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Alcohol and writing

Posted: Sun June 14th, 2009, 4:46 pm
by Ken
I'm fed up with the constant 'nannying' of the present government and the endless 'research' published by university professors (who will lose their grants if they don't publish some 'new' research every month or so!) - "a glass of red wine a day is good for you!" ----- "a glass of red wine a day exposes you to the risk of bowel cancer/dementia/liver disease/the dreaded lurgy!" etc.

Some cleric today had the nerve to compare 'middle-aged' drinkers at home, with binge-drinking feral youths out on the street of our cities on Friday nights!!

What do you think? I find that a glass or two of a good Australian on Kiwi Sauvignon Blanc in the evening, loosens my flagging spirits and spurs me on to write the novel to end all novels. Obviously, if I proceed to finish off the bottle (are bottles getting smaller these days, or is it me?), my writing tends to fall away somewhat!

It's almost 6.0pm here in Cornwall - time to go and get a nice cool glass of that Sauvignon Blanc!

Cheers!

Posted: Sun June 14th, 2009, 7:55 pm
by SarahWoodbury
I suppose, like most things, moderation here is the key. Not that I'm one to talk as I don't drink at all, but in Stephen King's autobiography 'On Writing' he talks about being so drunk/drugged that he has no memory of writing entire novels that went on to be best sellers. That wouldn't, I imagine, be ideal :)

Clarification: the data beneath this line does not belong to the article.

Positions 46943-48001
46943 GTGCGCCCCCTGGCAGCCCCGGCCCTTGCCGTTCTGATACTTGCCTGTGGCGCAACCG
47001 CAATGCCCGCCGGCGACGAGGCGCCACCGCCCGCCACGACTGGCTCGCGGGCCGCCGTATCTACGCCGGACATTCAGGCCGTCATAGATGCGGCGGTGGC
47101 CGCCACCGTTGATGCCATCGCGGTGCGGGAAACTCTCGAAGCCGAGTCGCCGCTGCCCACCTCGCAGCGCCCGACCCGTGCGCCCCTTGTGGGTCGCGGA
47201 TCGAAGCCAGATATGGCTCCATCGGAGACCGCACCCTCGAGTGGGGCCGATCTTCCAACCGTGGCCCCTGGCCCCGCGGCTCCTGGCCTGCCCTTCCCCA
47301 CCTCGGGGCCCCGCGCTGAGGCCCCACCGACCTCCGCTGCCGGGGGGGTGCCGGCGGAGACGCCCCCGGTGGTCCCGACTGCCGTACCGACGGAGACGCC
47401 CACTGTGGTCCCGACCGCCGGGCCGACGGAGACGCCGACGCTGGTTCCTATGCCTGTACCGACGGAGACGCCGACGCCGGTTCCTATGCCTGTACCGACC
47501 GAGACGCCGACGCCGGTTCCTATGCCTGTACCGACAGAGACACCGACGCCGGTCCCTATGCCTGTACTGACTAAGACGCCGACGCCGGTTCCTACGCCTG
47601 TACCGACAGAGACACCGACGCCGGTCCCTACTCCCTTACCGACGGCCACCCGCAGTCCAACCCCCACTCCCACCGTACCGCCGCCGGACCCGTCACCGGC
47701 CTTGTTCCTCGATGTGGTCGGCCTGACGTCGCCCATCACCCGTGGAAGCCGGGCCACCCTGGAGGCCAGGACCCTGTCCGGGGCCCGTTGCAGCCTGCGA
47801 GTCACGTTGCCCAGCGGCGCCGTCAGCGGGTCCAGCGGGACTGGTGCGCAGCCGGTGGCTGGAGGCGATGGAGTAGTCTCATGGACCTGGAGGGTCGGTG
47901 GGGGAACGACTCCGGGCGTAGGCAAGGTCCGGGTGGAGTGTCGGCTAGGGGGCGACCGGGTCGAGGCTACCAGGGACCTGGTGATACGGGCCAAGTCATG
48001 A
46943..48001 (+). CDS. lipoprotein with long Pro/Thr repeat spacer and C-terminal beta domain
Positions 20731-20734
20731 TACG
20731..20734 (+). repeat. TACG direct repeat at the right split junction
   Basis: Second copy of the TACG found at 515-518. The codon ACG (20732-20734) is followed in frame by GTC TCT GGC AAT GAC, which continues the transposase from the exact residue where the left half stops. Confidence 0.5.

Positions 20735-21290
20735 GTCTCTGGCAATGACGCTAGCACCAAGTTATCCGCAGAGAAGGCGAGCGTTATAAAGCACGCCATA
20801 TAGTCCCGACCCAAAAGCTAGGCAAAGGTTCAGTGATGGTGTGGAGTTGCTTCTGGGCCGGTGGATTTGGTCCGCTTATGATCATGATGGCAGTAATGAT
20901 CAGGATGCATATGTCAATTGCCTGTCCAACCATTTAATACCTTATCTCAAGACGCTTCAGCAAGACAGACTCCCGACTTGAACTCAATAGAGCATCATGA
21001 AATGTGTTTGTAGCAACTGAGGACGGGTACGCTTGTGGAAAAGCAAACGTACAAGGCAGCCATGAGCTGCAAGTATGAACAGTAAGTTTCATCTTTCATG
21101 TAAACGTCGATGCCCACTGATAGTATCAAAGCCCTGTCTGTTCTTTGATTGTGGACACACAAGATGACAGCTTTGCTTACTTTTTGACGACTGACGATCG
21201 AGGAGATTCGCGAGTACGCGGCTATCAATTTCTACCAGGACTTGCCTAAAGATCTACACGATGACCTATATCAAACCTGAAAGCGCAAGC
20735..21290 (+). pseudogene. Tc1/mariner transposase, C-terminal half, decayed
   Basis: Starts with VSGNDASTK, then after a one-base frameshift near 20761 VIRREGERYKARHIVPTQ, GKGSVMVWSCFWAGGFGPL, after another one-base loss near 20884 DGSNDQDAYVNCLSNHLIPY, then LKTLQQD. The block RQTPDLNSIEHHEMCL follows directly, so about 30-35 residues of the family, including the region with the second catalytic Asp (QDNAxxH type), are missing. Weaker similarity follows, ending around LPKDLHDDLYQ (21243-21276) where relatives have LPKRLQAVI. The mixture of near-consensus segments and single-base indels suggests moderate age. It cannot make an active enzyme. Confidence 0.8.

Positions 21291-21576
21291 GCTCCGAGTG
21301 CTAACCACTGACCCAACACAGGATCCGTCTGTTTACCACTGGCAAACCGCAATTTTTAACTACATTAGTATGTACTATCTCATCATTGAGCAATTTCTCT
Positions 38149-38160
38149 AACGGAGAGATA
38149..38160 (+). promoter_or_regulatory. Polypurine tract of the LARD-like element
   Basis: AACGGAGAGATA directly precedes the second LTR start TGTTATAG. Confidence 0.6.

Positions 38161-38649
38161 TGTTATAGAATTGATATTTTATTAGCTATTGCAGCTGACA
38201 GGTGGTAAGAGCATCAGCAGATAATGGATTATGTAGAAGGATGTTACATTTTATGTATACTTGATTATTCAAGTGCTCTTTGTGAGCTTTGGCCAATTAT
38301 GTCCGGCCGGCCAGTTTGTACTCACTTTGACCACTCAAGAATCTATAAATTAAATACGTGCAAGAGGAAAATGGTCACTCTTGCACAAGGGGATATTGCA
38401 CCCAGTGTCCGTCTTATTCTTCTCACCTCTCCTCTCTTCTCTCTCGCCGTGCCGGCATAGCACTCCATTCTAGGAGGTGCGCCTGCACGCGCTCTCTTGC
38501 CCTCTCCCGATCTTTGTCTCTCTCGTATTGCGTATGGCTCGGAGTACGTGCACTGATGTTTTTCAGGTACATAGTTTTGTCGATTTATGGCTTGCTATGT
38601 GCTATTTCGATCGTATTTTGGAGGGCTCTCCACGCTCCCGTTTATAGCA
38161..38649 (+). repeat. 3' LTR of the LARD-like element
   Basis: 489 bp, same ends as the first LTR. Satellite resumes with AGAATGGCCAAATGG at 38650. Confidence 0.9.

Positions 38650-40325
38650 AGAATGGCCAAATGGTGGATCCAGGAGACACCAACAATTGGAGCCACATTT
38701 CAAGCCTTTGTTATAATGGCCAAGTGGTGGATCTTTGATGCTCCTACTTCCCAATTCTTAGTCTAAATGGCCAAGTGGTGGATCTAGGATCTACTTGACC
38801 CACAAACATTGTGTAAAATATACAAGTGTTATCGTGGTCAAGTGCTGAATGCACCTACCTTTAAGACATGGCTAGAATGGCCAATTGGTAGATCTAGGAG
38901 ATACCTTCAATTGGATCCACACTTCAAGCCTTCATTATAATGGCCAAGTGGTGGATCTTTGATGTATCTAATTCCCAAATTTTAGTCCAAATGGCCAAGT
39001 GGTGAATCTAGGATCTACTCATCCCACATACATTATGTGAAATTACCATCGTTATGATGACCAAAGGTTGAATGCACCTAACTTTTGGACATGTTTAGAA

Posted: Sun June 14th, 2009, 7:59 pm
by Ken
[quote=""SarahWoodbury""]I suppose, like most things, moderation here is the key. Not that I'm one to talk as I don't drink at all, but in Stephen King's autobiography 'On Writing' he talks about being so drunk/drugged that he has no memory of writing entire novels that went on to be best sellers. That wouldn't, I imagine, be ideal :) [/quote]

I agree that 'moderate' drinking is probably the key, although different people have different views on what constitutes 'moderate'. Since my last post, I have drunk two glasses of white wine and am in full flow! Tomorrow may see a bit of editing though!!

Time for a bit of supper and maybe a 'small' glass of red before bedtime!

Posted: Sun June 14th, 2009, 8:14 pm
by Libby
[quote=""SarahWoodbury""]I suppose, like most things, moderation here is the key. Not that I'm one to talk as I don't drink at all, but in Stephen King's autobiography 'On Writing' he talks about being so drunk/drugged that he has no memory of writing entire novels that went on to be best sellers. That wouldn't, I imagine, be ideal :) [/quote]

It may not be ideal but it doesn't seem to have done his sales much harm.

Posted: Sun June 14th, 2009, 8:22 pm
by Vanessa
Ah, well, personally, I do prefer red to white wine. I find white quite acidic. I don't take too much notice of all these researches - they change their minds every day and tomorrow it will be something else which isn't good for us. A little of what you fancy does you good, that's my motto!